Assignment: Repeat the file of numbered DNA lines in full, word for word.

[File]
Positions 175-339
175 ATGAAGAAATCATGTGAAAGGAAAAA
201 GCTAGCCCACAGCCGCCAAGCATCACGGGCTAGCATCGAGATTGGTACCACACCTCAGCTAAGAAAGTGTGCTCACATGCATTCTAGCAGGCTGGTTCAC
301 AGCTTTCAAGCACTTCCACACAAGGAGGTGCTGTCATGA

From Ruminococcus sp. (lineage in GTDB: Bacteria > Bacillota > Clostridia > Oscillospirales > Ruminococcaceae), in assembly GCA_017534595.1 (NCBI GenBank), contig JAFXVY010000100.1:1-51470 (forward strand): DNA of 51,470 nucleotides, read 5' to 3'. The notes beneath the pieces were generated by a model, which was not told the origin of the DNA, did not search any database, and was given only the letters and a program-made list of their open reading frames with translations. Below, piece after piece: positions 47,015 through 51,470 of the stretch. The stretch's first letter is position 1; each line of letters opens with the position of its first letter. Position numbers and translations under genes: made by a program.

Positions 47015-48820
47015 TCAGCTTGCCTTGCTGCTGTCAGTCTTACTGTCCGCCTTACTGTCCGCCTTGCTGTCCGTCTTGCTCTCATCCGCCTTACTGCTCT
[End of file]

Positions 175-339
175 ATGAAGAAATCATGTGAAAGGAAAAA
201 GCTAGCCCACAGCCGCCAAGCATCACGGGCTAGCATCGAGATTGGTACCACACCTCAGCTAAGAAAGTGTGCTCACATGCATTCTAGCAGGCTGGTTCAC
301 AGCTTTCAAGCACTTCCACACAAGGAGGTGCTGTCATGA

From Ruminococcus sp. (lineage in GTDB: Bacteria > Bacillota > Clostridia > Oscillospirales > Ruminococcaceae), in assembly GCA_017534595.1 (NCBI GenBank), contig JAFXVY010000100.1:1-51470 (forward strand): DNA of 51,470 nucleotides, read 5' to 3'. The notes beneath the pieces were generated by a model, which was not told the origin of the DNA, did not search any database, and was given only the letters and a program-made list of their open reading frames with translations. Below, piece after piece: positions 47,015 through 51,470 of the stretch. The stretch's first letter is position 1; each line of letters opens with the position of its first letter. Position numbers and translations under genes: made by a program.

Positions 47015-48820
47015 TCAGCTTGCCTTGCTGCTGTCAGTCTTACTGTCCGCCTTACTGTCCGCCTTGCTGTCCGTCTTGCTCTCATCCGCCTTACTGCTCT